And talking about things turning out for the worse… While KineMaster originally used to be a very affordable one-off payment of around 2 EUR, they introduced a subscription model later on but kept a free version with most of the features, only sporting a watermark in the exported video as a major caveat. There were small ads in the blank space of the timeline but it wasn’t very intrusive. Sure, I personally paid for the subscription because I really liked the app and wanted to have a clean export without watermark, but it was just great for beginners and students to start exploring and using the app without having to front a payment. These times are over! If you are using the free version, you get constantly bombarded with mega-intrusive full screen ads along the editing process, sometimes also with extremely loud audio – it’s a nightmare!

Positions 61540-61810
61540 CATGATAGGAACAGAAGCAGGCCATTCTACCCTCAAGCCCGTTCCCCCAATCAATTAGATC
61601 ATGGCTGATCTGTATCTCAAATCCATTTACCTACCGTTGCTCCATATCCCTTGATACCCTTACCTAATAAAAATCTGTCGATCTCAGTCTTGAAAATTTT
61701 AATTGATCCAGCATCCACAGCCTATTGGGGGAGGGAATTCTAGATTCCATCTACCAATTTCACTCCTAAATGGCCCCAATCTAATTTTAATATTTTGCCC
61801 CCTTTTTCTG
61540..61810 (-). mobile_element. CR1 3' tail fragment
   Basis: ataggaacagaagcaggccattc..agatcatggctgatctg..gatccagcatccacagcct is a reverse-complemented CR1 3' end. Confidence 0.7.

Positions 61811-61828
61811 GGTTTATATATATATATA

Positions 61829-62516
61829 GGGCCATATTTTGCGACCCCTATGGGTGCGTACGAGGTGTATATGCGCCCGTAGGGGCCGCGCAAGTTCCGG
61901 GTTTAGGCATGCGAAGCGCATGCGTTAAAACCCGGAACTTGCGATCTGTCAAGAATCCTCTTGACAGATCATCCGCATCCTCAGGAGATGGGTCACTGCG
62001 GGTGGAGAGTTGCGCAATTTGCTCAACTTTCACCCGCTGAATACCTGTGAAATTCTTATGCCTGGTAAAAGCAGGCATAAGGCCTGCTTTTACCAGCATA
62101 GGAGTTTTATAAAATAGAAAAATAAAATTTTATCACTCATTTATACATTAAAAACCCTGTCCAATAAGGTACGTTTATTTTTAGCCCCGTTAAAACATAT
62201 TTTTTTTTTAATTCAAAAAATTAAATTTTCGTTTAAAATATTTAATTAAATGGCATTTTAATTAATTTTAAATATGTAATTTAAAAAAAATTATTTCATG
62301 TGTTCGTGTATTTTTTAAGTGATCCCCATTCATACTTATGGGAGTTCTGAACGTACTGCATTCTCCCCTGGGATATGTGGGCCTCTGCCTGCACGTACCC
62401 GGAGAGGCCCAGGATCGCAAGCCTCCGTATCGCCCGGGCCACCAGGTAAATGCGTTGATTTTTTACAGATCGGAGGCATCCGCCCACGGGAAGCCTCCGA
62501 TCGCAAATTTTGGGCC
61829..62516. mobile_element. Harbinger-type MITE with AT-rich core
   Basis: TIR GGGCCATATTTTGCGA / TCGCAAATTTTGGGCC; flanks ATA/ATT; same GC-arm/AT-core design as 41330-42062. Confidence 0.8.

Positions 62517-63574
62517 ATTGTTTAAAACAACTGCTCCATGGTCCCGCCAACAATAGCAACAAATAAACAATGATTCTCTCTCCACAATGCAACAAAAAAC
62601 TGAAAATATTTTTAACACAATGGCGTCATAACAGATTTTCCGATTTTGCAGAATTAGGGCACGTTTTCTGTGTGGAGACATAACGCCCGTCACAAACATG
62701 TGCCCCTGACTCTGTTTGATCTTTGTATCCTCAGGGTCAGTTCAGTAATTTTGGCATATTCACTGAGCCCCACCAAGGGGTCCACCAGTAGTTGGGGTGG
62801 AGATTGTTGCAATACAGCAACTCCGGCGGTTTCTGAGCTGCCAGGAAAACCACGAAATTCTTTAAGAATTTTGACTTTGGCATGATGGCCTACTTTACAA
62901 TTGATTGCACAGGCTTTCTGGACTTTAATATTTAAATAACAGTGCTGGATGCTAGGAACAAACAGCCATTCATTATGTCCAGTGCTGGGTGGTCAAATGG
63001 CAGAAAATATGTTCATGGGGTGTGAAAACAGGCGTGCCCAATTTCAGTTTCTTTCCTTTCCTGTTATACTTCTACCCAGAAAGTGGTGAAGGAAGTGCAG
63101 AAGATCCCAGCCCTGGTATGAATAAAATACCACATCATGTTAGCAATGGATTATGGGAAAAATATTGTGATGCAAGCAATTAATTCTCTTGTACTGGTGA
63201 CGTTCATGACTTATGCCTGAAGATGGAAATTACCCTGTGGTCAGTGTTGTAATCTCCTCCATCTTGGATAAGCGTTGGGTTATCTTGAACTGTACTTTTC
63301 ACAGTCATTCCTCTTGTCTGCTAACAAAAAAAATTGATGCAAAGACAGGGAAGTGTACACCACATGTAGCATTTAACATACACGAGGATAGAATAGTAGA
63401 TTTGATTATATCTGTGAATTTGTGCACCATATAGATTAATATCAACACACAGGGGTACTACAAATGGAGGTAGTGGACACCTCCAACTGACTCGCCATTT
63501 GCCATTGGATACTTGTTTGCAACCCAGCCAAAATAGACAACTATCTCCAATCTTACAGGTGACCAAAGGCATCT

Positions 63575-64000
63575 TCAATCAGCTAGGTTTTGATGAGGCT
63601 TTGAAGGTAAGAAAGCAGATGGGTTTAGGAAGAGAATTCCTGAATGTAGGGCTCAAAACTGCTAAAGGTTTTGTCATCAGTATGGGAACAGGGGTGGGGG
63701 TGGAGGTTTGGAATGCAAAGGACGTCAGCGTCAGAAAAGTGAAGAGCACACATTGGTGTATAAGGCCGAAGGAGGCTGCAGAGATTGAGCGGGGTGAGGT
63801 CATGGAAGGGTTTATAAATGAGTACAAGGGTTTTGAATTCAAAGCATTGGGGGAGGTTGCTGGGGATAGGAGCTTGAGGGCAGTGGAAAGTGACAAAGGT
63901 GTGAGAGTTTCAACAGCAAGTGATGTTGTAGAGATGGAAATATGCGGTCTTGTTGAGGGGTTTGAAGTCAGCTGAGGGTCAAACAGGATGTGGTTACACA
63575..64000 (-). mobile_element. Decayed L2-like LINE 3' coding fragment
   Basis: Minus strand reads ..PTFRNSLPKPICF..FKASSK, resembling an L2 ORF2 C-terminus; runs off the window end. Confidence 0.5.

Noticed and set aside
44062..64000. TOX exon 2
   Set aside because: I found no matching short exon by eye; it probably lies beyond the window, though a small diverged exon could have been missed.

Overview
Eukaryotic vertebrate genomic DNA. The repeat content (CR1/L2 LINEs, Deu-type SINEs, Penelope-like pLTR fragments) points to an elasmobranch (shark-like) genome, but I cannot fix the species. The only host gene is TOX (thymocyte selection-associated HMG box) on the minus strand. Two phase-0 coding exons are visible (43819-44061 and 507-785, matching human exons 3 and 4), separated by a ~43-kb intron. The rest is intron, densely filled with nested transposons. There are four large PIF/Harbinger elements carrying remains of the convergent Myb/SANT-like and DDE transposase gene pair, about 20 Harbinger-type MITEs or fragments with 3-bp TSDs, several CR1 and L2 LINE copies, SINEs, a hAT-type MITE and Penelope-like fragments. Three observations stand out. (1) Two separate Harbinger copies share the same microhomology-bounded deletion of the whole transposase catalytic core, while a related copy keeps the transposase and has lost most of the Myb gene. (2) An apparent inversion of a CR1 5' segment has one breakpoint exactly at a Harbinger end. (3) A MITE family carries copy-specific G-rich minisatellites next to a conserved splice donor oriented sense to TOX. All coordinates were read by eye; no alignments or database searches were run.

Oh well, you might say, why not just get a subscription? I used to have one and it was reasonably priced (around 25 EUR per year) and absolutely worth it but last year they suddenly bumped up the price to around 160 EUR (!!!), I kid you not. They are currently advertising a 50% discount but even that’s over three times as much as it used to be. That’s just insane by itself and even more so considering there’s been no additional value recently given how development has stalled.